Quincy Jones

From Academic Kids

Quincy Delight Jones II (born March 14, 1933 in Chicago, Illinois) is an African-American record, television and film producer, musician and songwriter. Jones is especially well known for his work with Michael Jackson as the producer of Jackson's most famous albums (Off the Wall, Thriller, Bad).



Jones got his start playing along with the slightly older Ray Charles in the jazz clubs of what is now known as the Pioneer Square district of Seattle, Washington. He got his first break as a trumpeter for the Lionel Hampton Orchestra in 1951. Throughout the 1950s, he became a skilled arranger and led many small bands.

In 1957, he began a career as a record producer at Barclay Records in Paris, France where he also performed at the famous Paris Olympia.


In 1960, he was hired by Mercury Records as the first black vice president of a major record label. When jazz became less popular, he was asked to produce some pop singles; his first was the hit It's My Party by Lesley Gore.

In 1962 he wrote Soul Bossa Nova, an easy listening tune which became famous decades later as the Austin Powers Theme.

He moved to Los Angeles in the mid-1960s where he began writing film scores. Jones scored many films, including In Cold Blood, The Pawnbroker, In the Eyes of Love, and Mirage.

He has also composed several television theme songs, for shows such as Ironside (which featured the early use of a synthesizer), and Sanford and Son.

In wrote the score for the 1967 Oscar-winning Sidney Poitier film In the Heat of the Night, and its 1970 sequel They Call Me MISTER Tibbs!.

In 1969, he recorded Walking In Space, an early jazz fusion record.


During the 1970s Quincy began producing more pop and less jazz. This drew criticism that he was "selling out".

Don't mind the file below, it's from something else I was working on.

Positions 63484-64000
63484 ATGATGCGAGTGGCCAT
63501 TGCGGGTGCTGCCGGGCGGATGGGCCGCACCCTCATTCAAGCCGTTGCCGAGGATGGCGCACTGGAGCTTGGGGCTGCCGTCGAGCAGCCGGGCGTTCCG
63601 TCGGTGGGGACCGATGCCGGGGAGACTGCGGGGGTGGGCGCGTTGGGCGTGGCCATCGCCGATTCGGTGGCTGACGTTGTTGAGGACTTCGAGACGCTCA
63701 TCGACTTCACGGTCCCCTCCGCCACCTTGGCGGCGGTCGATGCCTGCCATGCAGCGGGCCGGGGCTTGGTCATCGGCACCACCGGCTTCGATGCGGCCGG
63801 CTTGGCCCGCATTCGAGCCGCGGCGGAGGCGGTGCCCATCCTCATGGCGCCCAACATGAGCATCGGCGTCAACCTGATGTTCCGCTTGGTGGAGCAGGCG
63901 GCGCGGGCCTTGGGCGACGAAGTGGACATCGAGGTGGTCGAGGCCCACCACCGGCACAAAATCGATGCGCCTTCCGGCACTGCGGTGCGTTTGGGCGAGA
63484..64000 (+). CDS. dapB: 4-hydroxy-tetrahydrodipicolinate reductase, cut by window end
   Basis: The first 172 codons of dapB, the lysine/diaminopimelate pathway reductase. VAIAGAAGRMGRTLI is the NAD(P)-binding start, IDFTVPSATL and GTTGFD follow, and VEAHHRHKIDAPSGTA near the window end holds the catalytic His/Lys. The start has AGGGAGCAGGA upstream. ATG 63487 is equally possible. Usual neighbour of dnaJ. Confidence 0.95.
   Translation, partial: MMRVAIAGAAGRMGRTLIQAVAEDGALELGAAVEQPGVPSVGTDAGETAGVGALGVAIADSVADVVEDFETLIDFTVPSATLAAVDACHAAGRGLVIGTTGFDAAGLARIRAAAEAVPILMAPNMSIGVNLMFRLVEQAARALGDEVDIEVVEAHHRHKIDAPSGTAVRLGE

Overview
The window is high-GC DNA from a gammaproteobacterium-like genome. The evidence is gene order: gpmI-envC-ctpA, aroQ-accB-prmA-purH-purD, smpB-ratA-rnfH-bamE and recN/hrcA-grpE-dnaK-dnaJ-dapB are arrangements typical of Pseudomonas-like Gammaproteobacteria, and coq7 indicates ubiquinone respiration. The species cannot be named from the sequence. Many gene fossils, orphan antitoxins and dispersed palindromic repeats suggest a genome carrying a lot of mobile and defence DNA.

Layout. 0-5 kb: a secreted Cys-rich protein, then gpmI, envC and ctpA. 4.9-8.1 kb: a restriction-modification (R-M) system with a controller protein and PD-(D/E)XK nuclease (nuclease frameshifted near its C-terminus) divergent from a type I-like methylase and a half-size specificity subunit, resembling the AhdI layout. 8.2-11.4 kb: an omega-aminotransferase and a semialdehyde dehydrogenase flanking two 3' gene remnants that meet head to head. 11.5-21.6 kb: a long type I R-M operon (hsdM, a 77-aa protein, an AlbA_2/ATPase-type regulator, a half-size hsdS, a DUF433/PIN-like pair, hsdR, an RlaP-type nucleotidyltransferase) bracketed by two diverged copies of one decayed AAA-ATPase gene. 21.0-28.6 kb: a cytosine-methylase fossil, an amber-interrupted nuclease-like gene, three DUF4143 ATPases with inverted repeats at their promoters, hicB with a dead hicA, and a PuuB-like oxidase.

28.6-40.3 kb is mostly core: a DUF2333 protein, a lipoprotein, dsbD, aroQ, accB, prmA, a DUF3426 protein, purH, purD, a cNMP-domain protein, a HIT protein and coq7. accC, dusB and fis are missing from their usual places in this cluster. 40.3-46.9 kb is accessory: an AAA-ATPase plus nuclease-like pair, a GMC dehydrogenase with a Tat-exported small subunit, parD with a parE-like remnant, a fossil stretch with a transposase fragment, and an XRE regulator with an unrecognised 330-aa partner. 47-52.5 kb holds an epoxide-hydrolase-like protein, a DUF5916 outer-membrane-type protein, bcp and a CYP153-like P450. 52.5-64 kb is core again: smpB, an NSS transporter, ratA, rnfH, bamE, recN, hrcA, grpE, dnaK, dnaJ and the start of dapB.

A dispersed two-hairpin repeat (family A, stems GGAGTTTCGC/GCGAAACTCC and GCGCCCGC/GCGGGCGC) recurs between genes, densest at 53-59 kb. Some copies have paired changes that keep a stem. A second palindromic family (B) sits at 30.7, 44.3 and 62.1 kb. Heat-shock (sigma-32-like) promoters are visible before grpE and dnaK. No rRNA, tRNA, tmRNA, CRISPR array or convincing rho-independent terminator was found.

In 1971, he composed the theme to the NBC Wednesday Mystery Movie.

In 1977, Sidney Lumet asked Jones to score The Wiz, an updated Wizard of Oz. It was there that he met Michael Jackson and they soon agreed that Jones would produce Jackson's solo albums.

Other accomplishments

Jones also produced the "We Are The World" single in the mid 1980s.

In 1989 Jones produced "Back On The Block", which included stars Dizzy Gillespie, Miles Davis, George Benson, Ella Fitzgerald, and Sarah Vaughan, as well as Big Daddy Kane and other hip-hop stars.

His television production credits include The Fresh Prince of Bel Air, and his film production credits include The Color Purple. He has won 26 Grammy Awards and received Kennedy Center Honors in 2001.

Jones is also the owner of VIBE magazine, the most popular hip-hop/R&B monthly magazine in the United States.

Since May 2005 he's been a contributing blogger at The Huffington Post.

Career Retrospective

In January 2005, Mr. Jones was honored by the United Negro College Fund for his more than fourty years in the music industry. At the annual "Evening of Stars" event, founded in 1980 by soul and jazz crooner Lou Rawls, Jones was given the seat of honor and and celebrated by his performing colleagues, including Stevie Wonder, song stylist Nancy Wilson, The O'Jays, Gerald Levert, Ashanti, and many others.

Mr. Jones' musical ability is widely celebrated by musicians of all genres and backgrounds. Rapper/Actor Ludacris acknowledged this with the inclusion of Quincy Jones in the music video of a remake of Jones' "Soul Bossa Nova", also known as the theme music for the Austin Powers film series.

Personal life

Jones married Jeri Caldwell (1957 - 1966), model Ulla Anderson (1967 - 1974), and actress Peggy Lipton (1974 - 1990). He lived with actress Nastassja Kinski from 1991 until 1997. He has seven children. He has two daughters with Peggy Lipton: style icon Kidada Nash and actress Rashida Jones.

External links

es:Quincy Jones fr:Quincy Jones nl:Quincy Jones sk:Quincy Jones


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